SILVIS, Ill. -- Zach Johnson already was a member of the board of directors of the John Deere Classic.
Now he has another title at the tournament: Champion.
Johnson won the John Deere on Sunday with a birdie on the second hole of a sudden-death playoff. His 193-yard 6-iron approach from the bunker left of the 18th fairway ran up to less than a foot from the cup for an easy birdie, enabling him to knock off Troy Matteson, whose approach landed 43 feet from the pin.
"I saw it bounce on the green and hoped it would kick left," Johnson said. "I couldn't see the golf ball."
Johnson couldn't miss hearing the gallery, many of them friends, as the ball crept within a foot of the hole.
"I liked that crescendo from the crowd," said Johnson, who is from Cedar Rapids, Iowa, about an hour from the Quad Cities.
The kick-in birdie had seemed unlikely minutes earlier after Johnson followed Matteson into the water from the same bunker on the first playoff hole. Each settled for double-bogey 6, then went back to the 18th tee for another try.
Johnson bunkered his tee shot again, but this time he played one of the better shots of a career that includes a 2007 Masters victory and eight other PGA Tour titles.
"It's one of the best results," Johnson said.
When Matteson was unable to sink his long birdie putt, Johnson tapped in to secure his second victory of the year, adding to the title he won at the Crowne Plaza Invitational at Colonial.
While Johnson tried to downplay what winning would mean to him during the tournament's first three days, with the trophy in his grasp he admitted that it meant a great deal.
"It just feels awesome," Johnson said. "This tournament has meant so much to me and my family, from when they gave me exemptions to being a part of its board.
"I don't really like making things a bigger deal than what they should be. It means a great deal now that I've done it."
The duo had tied at 20-under 264 after Johnson closed with a 6-under 65 and Matteson had a 69.
Matteson had his best finish since winning the Frys.com Open in 2009, and needed a top-five placing to qualify for the British Open.
So rather than drive to nearby Rockford for a Monday pro-am and then fly to Mississippi for the next PGA Tour tournament, he hopped on the charter that Deere has to ferry players across the Atlantic to the British Open. It will be his first appearance in the year's third major.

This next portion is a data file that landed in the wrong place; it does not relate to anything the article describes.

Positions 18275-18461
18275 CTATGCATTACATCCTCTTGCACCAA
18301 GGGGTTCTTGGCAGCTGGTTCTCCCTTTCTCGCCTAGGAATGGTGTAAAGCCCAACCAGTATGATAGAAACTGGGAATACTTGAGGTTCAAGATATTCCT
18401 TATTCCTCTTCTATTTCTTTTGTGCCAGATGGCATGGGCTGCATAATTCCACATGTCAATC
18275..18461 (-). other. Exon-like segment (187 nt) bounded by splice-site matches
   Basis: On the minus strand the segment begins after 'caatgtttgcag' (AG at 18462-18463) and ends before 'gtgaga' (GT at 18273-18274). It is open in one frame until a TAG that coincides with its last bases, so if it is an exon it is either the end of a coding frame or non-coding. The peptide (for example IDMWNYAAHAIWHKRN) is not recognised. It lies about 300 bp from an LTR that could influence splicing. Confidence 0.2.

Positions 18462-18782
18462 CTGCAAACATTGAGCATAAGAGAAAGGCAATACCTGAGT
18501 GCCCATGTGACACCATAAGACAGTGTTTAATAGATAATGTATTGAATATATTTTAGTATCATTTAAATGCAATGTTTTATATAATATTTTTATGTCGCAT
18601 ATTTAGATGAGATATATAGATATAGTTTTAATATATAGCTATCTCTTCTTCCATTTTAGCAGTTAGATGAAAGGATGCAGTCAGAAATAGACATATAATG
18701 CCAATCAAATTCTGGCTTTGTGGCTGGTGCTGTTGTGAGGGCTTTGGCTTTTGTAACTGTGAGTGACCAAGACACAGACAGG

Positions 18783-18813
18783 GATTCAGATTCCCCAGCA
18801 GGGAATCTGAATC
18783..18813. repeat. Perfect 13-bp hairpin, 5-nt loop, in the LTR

"It's a heck of a way to play a qualifier, for four days," Matteson said. "When I started this week I really didn't think about the British Open. It's fun to play (Rockford) and then go to Mississippi."
Matteson, playing with three-time defending champion Steve Stricker, led from the first round until a double bogey on the 15th hole dropped him to 18 under, a stroke behind Johnson, who played bogey-free, with birdies on three of his last six holes keying his surge.
But Matteson made up for his miscue with an eagle on the par-5 17th, sinking a 60-footer that drew a roar Johnson heard on the 18th green.
"I didn't know who the roar was for," Johnson said.
So Johnson two-putted for par and waited for Matteson, who matched him to force the playoff.
Johnson climbed into second in the FedExCup standings, trailing only Tiger Woods, and is fifth in the Ryder Cup standings.
"If it happens, great," Johnson said of getting into the Ryder Cup and the FedExCup playoffs. "In golf, arguably in sport, they're some of the most fun and gut-wrenching tournaments you can play in. I love that."
Stricker began the day with a chance for a fourth straight title, but played himself out of contention by driving into high grass on the 14th hole. He settled for bogey after a penalty drop, then bogeyed the next hole and finished four strokes back, tied for fifth with Luke Guthrie.
"It was fun trying to do it," Stricker said of a potential four-peat. "It was fun, but I think it's the putter. This week it was hot and cold."
Stricker was attempting to become the fifth player to win the same tournament four straight times. The others are Tom Morris Jr., Walter Hagen, Gene Sarazen and Woods, who has done it twice.
Scott Piercy's closing 65 left him two strokes back in third, and John Senden posted a 67 for fourth place, three shots off the pace.